The COVID-19 pandemic restrictions affect provision and quality of neonatal care. This global study explores parents’ experiences regarding the impact of the restrictions on key characteristics of infant and family-centred developmental care (IFCDC) during the first year of the pandemic.
For this cross-sectional study, a pre-tested online survey with 52 questions and translated into 23 languages was used to collect data between August and November 2020. Parents of sick or preterm infants born during the pandemic and receiving special/intensive care were eligible for participation. Data analysis included descriptive statistics and statistical testing based on different levels of restrictive measures.
In total, 2103 participants from 56 countries provided interpretable data. Fifty-two percent of respondents were not allowed to have another person present during birth. Percentages increased with the extent of restrictions in the respondents’ country of residence (p = 0·002). Twenty-one percent of total respondents indicated that no-one was allowed to be present with the infant receiving special/intensive care. The frequency (p < 0·001) and duration (p = 0·001) of permitted presence largely depended on the extent of restrictions. The more restrictive the policy measures were, the more the respondents worried about the pandemic situation during pregnancy and after birth.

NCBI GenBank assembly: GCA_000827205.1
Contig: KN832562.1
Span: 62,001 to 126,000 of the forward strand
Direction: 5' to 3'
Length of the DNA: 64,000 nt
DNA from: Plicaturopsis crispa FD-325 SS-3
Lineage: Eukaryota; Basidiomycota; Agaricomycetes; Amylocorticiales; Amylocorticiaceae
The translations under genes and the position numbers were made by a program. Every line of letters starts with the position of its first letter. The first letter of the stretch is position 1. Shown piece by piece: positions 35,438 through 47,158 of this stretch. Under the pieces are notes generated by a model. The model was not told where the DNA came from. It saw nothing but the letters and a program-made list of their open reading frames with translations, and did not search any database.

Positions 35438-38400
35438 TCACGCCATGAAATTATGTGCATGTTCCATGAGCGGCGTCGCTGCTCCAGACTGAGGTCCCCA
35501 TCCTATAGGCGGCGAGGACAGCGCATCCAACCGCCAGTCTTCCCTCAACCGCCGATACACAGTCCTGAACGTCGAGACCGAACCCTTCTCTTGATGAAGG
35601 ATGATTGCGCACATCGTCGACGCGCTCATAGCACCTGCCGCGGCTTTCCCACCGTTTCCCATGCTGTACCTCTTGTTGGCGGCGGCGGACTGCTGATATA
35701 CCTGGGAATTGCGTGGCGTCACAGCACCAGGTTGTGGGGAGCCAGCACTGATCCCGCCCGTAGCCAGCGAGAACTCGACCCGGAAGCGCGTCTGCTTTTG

Added value of this study
This global online survey explored parents’ experiences on key characteristics of infant and family-centred developmental care (IFCDC) during the first year of the COVID-19 pandemic concerning the related restrictions across 56 countries. An alarming rate of parents (>20%) were not permitted to be present with their newborn receiving special/intensive care, which means that the infant did not have the opportunity to experience and benefit from the closeness of the parent/s, neither in form of skin-to-skin contact, KMC or simply in terms of hearing the parents’ voice and smelling their scent. The parents’ role in the care of their newborn is of paramount importance, and their experiences provide unique insights to the challenges of IFCDC during the COVID-19 pandemic.
Implications of all the available evidence
While COVID-19 related restrictions are generally necessary to stem transmission, disregarding evidence-based cornerstones of IFCDC increases the risk of morbidity and mortality of vulnerable infants across the globe. Based on the results of this study and pre existing evidence on the benefits of IFCDC and KMC, we call for a zero separation policy of parents and infants to avoid unnecessary suffering of the youngest and most vulnerable members of society.